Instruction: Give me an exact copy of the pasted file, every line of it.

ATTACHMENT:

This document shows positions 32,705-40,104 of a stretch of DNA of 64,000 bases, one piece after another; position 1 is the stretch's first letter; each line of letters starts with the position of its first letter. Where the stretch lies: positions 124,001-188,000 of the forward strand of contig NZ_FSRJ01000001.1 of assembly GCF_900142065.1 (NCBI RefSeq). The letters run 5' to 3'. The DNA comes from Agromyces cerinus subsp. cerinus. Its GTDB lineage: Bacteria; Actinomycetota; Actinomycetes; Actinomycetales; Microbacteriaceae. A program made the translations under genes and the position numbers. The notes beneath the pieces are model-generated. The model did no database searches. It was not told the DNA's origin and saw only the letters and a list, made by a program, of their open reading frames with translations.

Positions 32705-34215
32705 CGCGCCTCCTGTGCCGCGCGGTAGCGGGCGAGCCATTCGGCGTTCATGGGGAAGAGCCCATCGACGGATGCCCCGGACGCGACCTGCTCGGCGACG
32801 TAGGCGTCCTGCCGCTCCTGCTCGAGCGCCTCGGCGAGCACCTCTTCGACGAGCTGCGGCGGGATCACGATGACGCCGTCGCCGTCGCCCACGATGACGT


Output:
This document shows positions 32,705-40,104 of a stretch of DNA of 64,000 bases, one piece after another; position 1 is the stretch's first letter; each line of letters starts with the position of its first letter. Where the stretch lies: positions 124,001-188,000 of the forward strand of contig NZ_FSRJ01000001.1 of assembly GCF_900142065.1 (NCBI RefSeq). The letters run 5' to 3'. The DNA comes from Agromyces cerinus subsp. cerinus. Its GTDB lineage: Bacteria; Actinomycetota; Actinomycetes; Actinomycetales; Microbacteriaceae. A program made the translations under genes and the position numbers. The notes beneath the pieces are model-generated. The model did no database searches. It was not told the DNA's origin and saw only the letters and a list, made by a program, of their open reading frames with translations.

Positions 32705-34215
32705 CGCGCCTCCTGTGCCGCGCGGTAGCGGGCGAGCCATTCGGCGTTCATGGGGAAGAGCCCATCGACGGATGCCCCGGACGCGACCTGCTCGGCGACG
32801 TAGGCGTCCTGCCGCTCCTGCTCGAGCGCCTCGGCGAGCACCTCTTCGACGAGCTGCGGCGGGATCACGATGACGCCGTCGCCGTCGCCCACGATGACGT